4. 4. International Journal of Computer Applications Technology and Research Volume 3– Issue 7, 446 - 450, 2014 www.ijcat.com 449 Figure 2: Dataset for E.Coli 6.2 Result Set The result set shows the pair score calculation results for the genome data available. Each table shows the values calculated for every property. Table 1. Pair Scores for Intergenic Distances between the range [-100,300] [-100,-90) 0 [0,10) 0.9906 [100,110) -0.1167 [200,210) -0.9366 [-90,-80) 0 [10,20) 2.6333 [110,120) -0.0611 [210,220) -0.5982 [-80,-70) 0 [20,30) 1.4239 [120,130) -0.2405 [220,230) -0.7404 [-70,-60) 0 [30,40) -0.4859 [130,140) -0.5619 [230,240) -1.0121 [-60,-50) 0 [40,50) -0.9955 [140,150) -0.2805 [240,250) -1.0239 [-50,-40) 0.1312 [50,60) -0.2334 [150,160) -0.7442 [250,260) -0.8495 [-40,-30) -0.7160 [60,70) 0.2374 [160,170) -0.6777 [260,270) -0.7160 [-30,-20) -0.0510 [70,80) 0.3204 [170,180) -0.2832 [270,280) -0.9893 [-20,-10) 1.0963 [80,90) 0.1059 [180,190) -0.7000 [280,290) -0.6672 [-10,0) 1.5120 [90,100) -0.0286 [190,200) -0.6615 [290,300] 0.5366 Table 2. Pair Scores for COG functions COG function Pair Score Information Storage and Processing (ISP) 0.021268710361031777 Cellular Processes and Signaling (CPAS) -0.01032989945363101 Metabolism (M) 0.13398627322082188 Poorly Characterized (PC) -0.45171651491780973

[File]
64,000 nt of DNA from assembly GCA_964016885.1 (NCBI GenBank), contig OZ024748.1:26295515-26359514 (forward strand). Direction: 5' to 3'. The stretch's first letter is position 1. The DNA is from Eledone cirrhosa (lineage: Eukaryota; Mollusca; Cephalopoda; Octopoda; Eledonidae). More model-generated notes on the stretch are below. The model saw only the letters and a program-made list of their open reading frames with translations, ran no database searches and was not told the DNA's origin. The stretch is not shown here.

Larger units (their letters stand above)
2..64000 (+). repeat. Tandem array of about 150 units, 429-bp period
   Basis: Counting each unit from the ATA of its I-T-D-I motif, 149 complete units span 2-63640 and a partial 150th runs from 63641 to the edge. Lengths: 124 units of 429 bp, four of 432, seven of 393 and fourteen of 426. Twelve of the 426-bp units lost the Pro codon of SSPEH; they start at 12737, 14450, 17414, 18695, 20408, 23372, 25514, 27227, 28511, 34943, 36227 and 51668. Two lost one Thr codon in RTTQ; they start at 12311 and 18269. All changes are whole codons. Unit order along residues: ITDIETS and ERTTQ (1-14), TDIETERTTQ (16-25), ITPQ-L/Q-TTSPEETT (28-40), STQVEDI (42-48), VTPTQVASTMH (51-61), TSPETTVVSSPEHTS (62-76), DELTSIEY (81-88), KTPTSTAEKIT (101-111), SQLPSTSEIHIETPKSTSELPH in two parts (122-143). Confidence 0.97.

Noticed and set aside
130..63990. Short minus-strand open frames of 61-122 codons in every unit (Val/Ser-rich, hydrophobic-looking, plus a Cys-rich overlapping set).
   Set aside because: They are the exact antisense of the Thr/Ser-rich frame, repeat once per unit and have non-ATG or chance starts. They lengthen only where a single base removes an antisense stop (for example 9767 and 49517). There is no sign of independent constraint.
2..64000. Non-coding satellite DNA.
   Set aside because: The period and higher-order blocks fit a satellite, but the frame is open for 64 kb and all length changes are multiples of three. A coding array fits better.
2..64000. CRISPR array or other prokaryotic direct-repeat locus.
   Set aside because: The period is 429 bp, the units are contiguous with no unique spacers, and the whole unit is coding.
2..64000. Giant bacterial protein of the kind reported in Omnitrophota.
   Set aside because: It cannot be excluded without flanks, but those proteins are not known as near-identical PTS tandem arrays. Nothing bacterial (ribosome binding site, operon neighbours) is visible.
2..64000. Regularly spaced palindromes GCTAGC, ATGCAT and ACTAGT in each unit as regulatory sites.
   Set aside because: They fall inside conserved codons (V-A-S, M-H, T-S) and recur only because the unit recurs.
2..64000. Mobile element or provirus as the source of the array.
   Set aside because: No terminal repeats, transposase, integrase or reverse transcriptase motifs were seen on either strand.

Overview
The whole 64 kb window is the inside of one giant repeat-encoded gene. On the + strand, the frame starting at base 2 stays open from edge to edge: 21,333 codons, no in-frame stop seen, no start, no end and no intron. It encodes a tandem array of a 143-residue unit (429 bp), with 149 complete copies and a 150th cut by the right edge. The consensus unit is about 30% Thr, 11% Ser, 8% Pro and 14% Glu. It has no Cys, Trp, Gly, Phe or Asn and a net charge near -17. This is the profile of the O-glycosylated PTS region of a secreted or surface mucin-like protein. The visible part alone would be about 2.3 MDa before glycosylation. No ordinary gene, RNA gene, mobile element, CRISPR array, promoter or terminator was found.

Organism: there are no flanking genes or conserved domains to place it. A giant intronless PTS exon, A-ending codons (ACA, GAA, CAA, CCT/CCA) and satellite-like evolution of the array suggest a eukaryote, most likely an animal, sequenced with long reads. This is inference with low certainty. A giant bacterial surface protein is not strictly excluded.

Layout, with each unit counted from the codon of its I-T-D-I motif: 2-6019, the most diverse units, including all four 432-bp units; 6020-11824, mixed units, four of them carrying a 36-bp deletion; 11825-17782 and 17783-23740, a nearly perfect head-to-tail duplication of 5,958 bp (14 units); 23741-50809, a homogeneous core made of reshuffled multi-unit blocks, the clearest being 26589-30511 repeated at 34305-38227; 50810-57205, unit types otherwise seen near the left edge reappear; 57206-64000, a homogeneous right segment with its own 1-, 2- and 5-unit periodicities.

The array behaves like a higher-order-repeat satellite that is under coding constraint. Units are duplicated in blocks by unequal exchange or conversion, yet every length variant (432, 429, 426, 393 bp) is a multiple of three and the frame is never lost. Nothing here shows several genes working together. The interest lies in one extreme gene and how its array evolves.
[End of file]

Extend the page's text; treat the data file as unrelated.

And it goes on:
5. 5. International Journal of Computer Applications Technology and Research Volume 3– Issue 7, 446 - 450, 2014 www.ijcat.com 450 7. CONCLUSION The gene encoding that is output from the algorithm is the closest to the actual organization of operons in the genome. The analysis of gene data is gaining increasing importance. This study proposes a method to identify operons at complete genome level. The gene features like Intergenic distance, Gene length ratio, gene clusters of orthologous groups make feasible input parameters for identification process. This identification can be very valuable contribution for various genetic applications. 8. ACKNOWLEDGMENTS We wish to express our gratitude to Prof. Swati Bhavsar, Dept. of Microbiology, R. Y. K. college of science Nashik for her valuable help in the data interpretation. Also sincere thanks to Dr. Neelima Kulkarni for domain concepts. 9. REFERENCES [1] Bockhorst,J., Craven,M., Page,D., Shavlik,J. and Glasner,J. "A Bayesian network approach to operon prediction." Bioinformatics, 19, 1227-1135(2003). [2] Brendel,V. and Trifonov,E.N. "A computer algorithm for testing potential prokaryotic terminators." Nucleic Acids Res., 12, 4411-4427.(1984) [3] Brendel,V. and Trifonov,E.N. "Computer-aided mapping of DNA-protein interaction sites." Proceedings of the Ninth International CODATA Conference, Jerusalem, Israel, pp. 17- 20, 115-118.(1984) [4] Craven,M., Page,D., Shavlik,J., Bockhorst,J. and Glasner,J. "A probabilistic learning approach to whole- genome operon prediction." Proceedings of the Eighth International Conference on Intelligent Systems for Molecular Biology, La Jolla, CA, pp.116-127(2000). [5] Ermolaeva,M.D., Khalak,H.G., White,O., Smith,H.O. and Salzberg,S.L. "Prediction of transcription terminators in bacterial genomes." J. Mol. Biol., 301, 27-33(2000). [6] Ermolaeva,M., White,O. and Salzberg,S.L. "Prediction of operons in microbial genomes." Nucleic Acids Res., 29, 1216- 1221(2001). [7] J. Kennedy and R. Eberhart, "Particle swarm optimization," in IEEE International Joint Conference on Neural Network. vol. 4 Perth, Australia, 1995, pp. 1942-1948. [8] Li-Yeh Chuang, Cheng-Huei Yang, Jui-Hung Tsai, and Cheng-Hong Yang," Operon Prediction using Chaos Embedded Particle Swarm Optimization", IEEE-ACM TRANS- ACTIONS ON COMPUTATIONAL BIOLOGY AND BIOINFORMATICS(2013). [9] L. Wang, J. D. Trawick, R. Yamamoto, and C. Zamudio, "Genome-wide operon prediction in Staphylococcus aureus," Nucleic Acids Res., vol. 32, pp. 3689-702, 2004. [10] L. Y. Chuang, J. H. Tsai, and C. H. Yang, "Binary particle swarm optimization for operon prediction," Nucleic acids research, vol. 38, p. e128(2010). [11] L. Y. Chuang, J. H. Tsai, and C. H. Yang, "Complementary Binary particle swarm optimization for operon prediction," Nucleic acids research, (2010). [12] Mironov,A.A., Koonin,E.V., Roytberg,M.A. and Gelfand,M.S. "Computer analysis of transcription regulatory patterns in completely sequenced bacterial genomes." Nucleic Acids Res., 27, 2981-2989(1999). [13] Overbeek,R., Fonstein,M., D'Souza,M., Pusch,G.D. and Maltsev,N. "The use of gene clusters to infer functional coupling." Proc. Natl Acad. Sci. USA, 96, 2896-2901(2002). [14] Ozoline,O.N., Deev,A.A. and Arkhipova,M.V. "Non- canonical sequence elements in the promoter structure. Cluster analysis of promoters recognized by Escherichia coli RNA polymerase." Nucleic Acids Res., 23, 4703 4709(1997). [15] Sabatti,C., Rohlin,L., Oh,M. and Liao,J.C. "Co- expression pattern from DNA microarray experiments as a tool for operon prediction." Nucleic Acids Res., 30, 2886- 2893(2002). [16] Salgado,H., Moreno-Hagelsieb,G., Smith,T.F. and Collado-Vides,J. "Operons in Escherichia coli: genomic analyses and predictions." Proc. Natl Acad. Sci. USA, 97, 6652-6657(2000). [17] Unniraman,S., Prakash,R. and Nagaraja,V. "Conserved economics of transcription termination in eubacteria." Nucleic Acids Res., 30, 675-684(2002). [18] Vitreschak,A.G, Rodionov,D.A., Mironov,A.A. and Gelfand,M.S. "Regulation of riboavin biosynthesis and transport genes in bacteria by transcriptional and translational attenuation." Nucleic Acids Res., 30, 3141-3151(2002) [19] Wolf,Y.I., Rogozin,I.B., Kondrashov,A.S. and Koonin,E.V. "Genome alignment, evolution of prokaryotic genome organization, and prediction of gene function using genomic context." Genome Res.,11, 356-372(2002). [20] Yada,T., Nakao,M., Totoki,Y. and Nakai,K. "Modeling and predicting transcriptional units of Escherichia coli genes using hidden Markov models". Bioinformatics, 15, 987- 993(1999). [21] Zheng,Y., Szustakowski,J.D., Fortnow,L., Roberts,R.J. and Kasif,S. "Computational identi_cation of operons in microbial genomes". Genome Res., 12, 1221-1230(2002).